Studies find more fraudsters using pandemic to steal

As the pandemic forced more consumers and more businesses to go digital for everything from buying groceries to attending virtual business meetings, it also pushed more fraudsters online. API vulnerabilities continue to be an issue for brands, but according to two new reports there is significant risk to both businesses and consumers in the digital space from fraudsters and cybercriminals who are using the COVID-19 pandemic to steal data, money, and other information. 

Businesses at great cyber risk because of pandemic

According to new data 9 in 10 UK businesses are at risk of cyberattack because of issues within their IT systems as cybercriminals increase their focus on the digital space. Researchers with Check Point Research found a 50% weekly increase in global cyberattacks (2021 vs. 2020).

“What is particularly surprising is that it is not just the cybersecurity practices of IT teams and those working from home that need to be reinforced and prioritised, but also data compliance. How and where organisations store data is often as or more important than the walls of security we put this data behind – as failure to do so risks not criminal damage, but certified monetary and reputational loss,” said Erik Sonnerskog, Head Engineer, zsah. “The rush to digitise to support workers who could only work from home and the fact that smaller and smaller businesses…has increased the number of operations and data held online – potentially without the right protections.”

Fines another trouble spot for some businesses

If the risk to their data weren’t already putting many executives on edge, researchers with Konica Minolta report that most UK businesses (90%) are at risk of heavy fines because of weaknesses within their IT and data management systems. Because of the EU’s high GDPR laws businesses found to not have good security could face heavy fines, in addition to losses faced should cybercriminals succeed in their attacks.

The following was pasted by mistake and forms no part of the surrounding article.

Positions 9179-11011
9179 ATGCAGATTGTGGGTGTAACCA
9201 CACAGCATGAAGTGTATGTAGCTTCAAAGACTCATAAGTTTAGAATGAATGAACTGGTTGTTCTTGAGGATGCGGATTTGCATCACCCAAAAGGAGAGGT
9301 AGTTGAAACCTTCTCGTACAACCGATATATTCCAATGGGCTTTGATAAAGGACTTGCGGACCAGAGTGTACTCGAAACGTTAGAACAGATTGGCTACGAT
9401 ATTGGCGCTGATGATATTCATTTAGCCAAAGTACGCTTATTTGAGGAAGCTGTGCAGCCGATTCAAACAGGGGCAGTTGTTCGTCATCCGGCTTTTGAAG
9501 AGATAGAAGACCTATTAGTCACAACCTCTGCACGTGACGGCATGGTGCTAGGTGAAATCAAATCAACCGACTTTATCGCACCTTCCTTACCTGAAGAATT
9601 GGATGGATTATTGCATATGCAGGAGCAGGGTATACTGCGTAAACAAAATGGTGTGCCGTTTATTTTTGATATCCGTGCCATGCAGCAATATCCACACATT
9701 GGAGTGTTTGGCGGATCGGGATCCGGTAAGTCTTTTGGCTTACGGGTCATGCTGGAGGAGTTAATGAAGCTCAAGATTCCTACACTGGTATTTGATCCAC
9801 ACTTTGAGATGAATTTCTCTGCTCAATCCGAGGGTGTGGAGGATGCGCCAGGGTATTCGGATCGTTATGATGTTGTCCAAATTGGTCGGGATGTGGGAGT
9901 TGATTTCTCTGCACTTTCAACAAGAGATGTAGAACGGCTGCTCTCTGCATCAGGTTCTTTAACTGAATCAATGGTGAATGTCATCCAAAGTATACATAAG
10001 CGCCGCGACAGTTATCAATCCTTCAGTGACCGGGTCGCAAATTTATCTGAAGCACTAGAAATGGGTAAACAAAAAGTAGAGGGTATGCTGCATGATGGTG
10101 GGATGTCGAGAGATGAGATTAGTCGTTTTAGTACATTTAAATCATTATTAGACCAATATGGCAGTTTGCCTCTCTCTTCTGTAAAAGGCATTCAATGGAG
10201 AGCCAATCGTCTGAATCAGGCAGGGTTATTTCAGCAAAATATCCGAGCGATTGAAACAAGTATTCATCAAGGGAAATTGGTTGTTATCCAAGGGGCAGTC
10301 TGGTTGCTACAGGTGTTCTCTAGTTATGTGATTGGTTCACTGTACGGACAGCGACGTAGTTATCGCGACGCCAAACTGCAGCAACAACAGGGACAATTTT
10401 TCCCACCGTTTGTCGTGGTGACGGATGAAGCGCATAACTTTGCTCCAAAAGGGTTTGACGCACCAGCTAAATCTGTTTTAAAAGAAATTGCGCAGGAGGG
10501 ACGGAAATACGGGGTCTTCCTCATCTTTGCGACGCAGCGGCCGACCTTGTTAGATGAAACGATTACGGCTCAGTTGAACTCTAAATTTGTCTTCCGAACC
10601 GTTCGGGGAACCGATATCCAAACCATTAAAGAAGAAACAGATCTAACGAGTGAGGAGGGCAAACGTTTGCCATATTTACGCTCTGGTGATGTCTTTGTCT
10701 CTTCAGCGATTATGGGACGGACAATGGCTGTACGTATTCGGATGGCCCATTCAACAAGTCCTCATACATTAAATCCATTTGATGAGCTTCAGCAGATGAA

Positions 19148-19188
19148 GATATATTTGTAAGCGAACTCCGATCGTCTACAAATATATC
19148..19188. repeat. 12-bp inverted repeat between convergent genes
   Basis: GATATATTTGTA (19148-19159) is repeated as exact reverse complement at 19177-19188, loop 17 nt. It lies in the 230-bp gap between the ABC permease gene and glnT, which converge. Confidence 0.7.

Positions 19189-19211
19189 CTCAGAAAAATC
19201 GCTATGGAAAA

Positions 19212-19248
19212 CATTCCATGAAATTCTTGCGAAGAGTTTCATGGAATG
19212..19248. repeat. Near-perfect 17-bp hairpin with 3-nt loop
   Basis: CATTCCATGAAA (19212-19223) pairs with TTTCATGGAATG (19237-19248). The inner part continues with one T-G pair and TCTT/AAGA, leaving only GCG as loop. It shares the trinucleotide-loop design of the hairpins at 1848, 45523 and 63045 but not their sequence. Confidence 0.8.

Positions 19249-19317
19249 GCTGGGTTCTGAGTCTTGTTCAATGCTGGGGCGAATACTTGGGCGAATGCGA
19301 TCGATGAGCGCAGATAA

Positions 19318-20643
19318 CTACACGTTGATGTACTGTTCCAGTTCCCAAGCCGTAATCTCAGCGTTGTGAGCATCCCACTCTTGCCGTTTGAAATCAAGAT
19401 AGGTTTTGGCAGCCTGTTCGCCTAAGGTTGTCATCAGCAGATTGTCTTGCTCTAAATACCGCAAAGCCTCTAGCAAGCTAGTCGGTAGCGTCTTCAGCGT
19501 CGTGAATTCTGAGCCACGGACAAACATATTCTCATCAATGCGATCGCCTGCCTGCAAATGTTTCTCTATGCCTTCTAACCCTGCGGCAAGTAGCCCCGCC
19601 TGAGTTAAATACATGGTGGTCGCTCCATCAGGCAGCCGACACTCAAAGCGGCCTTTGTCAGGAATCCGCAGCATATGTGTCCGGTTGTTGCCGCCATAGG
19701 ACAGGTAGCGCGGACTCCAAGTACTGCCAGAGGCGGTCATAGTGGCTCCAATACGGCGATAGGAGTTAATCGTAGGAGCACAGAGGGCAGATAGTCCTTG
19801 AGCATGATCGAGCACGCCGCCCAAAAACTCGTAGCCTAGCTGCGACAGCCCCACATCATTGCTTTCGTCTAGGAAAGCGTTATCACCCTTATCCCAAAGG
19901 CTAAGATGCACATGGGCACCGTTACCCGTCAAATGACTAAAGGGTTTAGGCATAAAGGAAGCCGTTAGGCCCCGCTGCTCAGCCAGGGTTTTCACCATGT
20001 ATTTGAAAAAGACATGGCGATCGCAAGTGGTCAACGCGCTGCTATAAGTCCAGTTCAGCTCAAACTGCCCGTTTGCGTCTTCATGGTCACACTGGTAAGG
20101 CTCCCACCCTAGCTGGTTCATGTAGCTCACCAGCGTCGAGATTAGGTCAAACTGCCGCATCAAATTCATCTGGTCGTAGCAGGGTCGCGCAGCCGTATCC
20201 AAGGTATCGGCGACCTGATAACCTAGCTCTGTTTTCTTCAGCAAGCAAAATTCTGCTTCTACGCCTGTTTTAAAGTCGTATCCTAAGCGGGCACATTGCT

According to Sonnerskog rather than continue to struggle and potentially leave themselves vulnerable to attack and/or fines, businesses should consult with IT experts to better manage their digital footprint. 

Fraudsters target COVID-19 pandemic

It isn’t only businesses at risk from cybercriminals as we head deeper into 2022. 

“As we continue to deal with the uncertainties of COVID-19, one thing remains constant; cybercriminals have no issue capitalizing on society’s chaos. Similar to the resurgence of COVID variants, evolving tactics and trends such as exploiting the scarcity of tests may continue to grow alike,” said Fleming Shi, CTO, Barracuda Networks. “In order to remain vigilant, we can work together to resolve this issue by increasing employee/customer phishing awareness training and utilizing advanced threat email security.”

According to Barracuda’s new report phishing attacks using the COVID-19 pandemic have skyrocketed more than 650% YoY as new variants, vaccine roll-outs, and testing options have continued to roll out. Researchers further found: 

  • 521% increase in COVID test-related scams between October 2021 and January 2022
  • COVID scams are targeting both individuals and businesses through malicious links and phishing attacks

Some of the malicious emails offer to sell COVID tests to unsuspecting consumers, then stealing their personal information or using that information to steal money. Others have targeted consumers by sending fake notifications of unpaid COVID testing, prompting the recipient to enter their digital wallet information, allowing the fraudsters to steal their money. 

More cybersecurity trends that will impact 2022 can be accessed here.



Kristina Knight-1
Kristina Knight, Journalist
Content Writer & Editor
Kristina Knight is a freelance writer with more than 15 years of experience writing on varied topics. Kristina’s focus for the past 10 years has been the small business, online marketing, and banking sectors, however, she keeps things interesting by writing about her experiences as an adoptive mom, parenting, and education issues. Kristina’s work has appeared with, NBC News,, DisasterNewsNetwork, and many more publications.